Monday, December 19, 2011

Simple Monday and a few words on anchoring... Part three

Why you might want to think twice before eating that shrimp cocktail, Bob Perry talks rudder, and, apparently, Hart over at "his vorpal sword" wants the same thing I do for Christmas...

Truth be told, I'm not very good at anchoring in tight places because 99.9% of the time there is simply no need to. On those rare occasions when I do, the operative word is C-A-R-E-F-U-L-L-Y.

As I have mentioned before, if a boat has any kind of decent scope out the chances are that they are pivoting on their chain rather than their anchor and that makes it very difficult to ascertain exactly where someone's anchor happens to be...

For instance, yesterday in the anchorage we were all pointing in very different directions as it was a current/swell/wind nightmare. Later as the swell died down and all the boats were pointing (more or less) into the wind I realized that for a boat just coming in to the anchorage it was the anchorage from hell but did not look like it was. Our anchor was about thirty feet behind us while the boat behind us was sitting dead on top of theirs and for the rest the only thing I could say for sure was nobody's anchor was anywhere near where you'd expect them to be.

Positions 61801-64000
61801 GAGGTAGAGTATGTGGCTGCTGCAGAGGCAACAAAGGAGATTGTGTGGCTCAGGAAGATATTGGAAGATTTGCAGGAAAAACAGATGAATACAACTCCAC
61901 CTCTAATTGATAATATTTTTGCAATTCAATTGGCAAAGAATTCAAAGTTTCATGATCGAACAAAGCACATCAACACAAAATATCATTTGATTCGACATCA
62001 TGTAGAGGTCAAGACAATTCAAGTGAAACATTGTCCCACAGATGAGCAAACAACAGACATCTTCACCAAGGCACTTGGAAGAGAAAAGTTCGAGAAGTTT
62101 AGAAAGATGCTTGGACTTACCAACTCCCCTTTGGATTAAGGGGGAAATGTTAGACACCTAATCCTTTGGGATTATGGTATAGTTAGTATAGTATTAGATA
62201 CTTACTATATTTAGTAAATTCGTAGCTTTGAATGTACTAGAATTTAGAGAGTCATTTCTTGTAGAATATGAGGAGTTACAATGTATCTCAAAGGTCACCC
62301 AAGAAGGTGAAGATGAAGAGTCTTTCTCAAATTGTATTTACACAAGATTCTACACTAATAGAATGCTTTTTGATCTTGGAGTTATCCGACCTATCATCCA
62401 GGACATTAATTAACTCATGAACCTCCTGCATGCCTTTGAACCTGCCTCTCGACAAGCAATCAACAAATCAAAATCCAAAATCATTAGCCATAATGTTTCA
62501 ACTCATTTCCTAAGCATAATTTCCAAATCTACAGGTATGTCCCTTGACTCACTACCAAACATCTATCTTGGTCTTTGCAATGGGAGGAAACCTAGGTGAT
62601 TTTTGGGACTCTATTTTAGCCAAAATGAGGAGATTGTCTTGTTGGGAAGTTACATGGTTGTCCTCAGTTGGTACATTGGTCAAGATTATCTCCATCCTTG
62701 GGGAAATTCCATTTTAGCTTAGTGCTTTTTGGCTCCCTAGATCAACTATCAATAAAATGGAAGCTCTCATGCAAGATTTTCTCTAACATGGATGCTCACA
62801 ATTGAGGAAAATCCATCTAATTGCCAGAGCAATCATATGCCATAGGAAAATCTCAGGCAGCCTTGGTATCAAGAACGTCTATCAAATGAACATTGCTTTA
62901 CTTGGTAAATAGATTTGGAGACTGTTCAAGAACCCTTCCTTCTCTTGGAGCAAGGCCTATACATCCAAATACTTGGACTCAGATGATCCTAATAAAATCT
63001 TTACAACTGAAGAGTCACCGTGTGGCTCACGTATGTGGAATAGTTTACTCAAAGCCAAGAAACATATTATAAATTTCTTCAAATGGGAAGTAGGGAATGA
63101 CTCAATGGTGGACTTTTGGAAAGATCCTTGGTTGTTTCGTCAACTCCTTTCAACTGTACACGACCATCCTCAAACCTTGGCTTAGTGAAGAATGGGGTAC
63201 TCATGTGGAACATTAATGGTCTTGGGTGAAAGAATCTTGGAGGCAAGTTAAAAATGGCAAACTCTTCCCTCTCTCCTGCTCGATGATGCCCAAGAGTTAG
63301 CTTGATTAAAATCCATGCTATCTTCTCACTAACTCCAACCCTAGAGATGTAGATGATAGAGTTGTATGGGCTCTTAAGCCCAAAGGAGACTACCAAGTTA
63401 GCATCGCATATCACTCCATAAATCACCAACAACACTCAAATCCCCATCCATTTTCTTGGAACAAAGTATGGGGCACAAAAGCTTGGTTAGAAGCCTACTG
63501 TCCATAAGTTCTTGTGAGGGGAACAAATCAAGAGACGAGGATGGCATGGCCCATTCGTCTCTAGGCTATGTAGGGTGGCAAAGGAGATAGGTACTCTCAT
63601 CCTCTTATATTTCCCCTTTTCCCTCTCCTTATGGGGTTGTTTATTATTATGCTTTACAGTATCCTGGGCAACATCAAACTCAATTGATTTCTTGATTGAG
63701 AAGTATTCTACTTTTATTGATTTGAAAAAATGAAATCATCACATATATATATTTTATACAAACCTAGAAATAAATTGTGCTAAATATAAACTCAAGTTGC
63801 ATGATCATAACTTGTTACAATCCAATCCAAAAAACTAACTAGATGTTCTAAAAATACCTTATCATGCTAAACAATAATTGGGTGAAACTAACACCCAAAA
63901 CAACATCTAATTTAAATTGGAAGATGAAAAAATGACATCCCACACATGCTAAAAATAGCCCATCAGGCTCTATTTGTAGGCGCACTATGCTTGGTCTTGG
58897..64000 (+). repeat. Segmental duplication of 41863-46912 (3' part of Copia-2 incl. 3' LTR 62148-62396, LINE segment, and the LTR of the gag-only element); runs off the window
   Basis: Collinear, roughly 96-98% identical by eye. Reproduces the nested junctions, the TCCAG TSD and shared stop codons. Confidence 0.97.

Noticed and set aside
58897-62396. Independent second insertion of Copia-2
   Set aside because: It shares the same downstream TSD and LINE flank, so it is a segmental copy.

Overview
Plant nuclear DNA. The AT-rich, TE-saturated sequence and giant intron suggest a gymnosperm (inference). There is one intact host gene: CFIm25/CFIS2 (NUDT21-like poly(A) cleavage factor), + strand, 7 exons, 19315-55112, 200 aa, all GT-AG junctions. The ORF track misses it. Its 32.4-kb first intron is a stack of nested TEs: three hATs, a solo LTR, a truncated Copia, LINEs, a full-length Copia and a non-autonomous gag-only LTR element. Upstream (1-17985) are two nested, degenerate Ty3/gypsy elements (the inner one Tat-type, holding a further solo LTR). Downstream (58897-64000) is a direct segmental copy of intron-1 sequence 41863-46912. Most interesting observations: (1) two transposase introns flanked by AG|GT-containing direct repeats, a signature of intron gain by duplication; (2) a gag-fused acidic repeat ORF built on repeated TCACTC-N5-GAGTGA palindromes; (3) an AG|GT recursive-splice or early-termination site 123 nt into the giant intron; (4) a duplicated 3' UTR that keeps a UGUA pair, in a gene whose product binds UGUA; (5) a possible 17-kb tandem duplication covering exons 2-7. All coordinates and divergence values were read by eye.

Which is why that inviting hole in the midst of a bunch of boats can be anything but inviting.

So, the prudent and simple thing to do is to anchor at the back of the pack... Fact is, we never ever anchor in front of boats and, as many years as we have been doing this, we have never found ourselves in a situation where we could not anchor aft of the pack.

On the other hand, most times when we come into an anchorage where lots of boats are sardined in a section we'll find there is plenty of room because the "anchorage" is often much larger than the area actually being used by boats and we do ourselves a disservice when we assume otherwise simply because boats are bumper to bumper in a particular corner.

Listening to Dirty Heads

So it goes...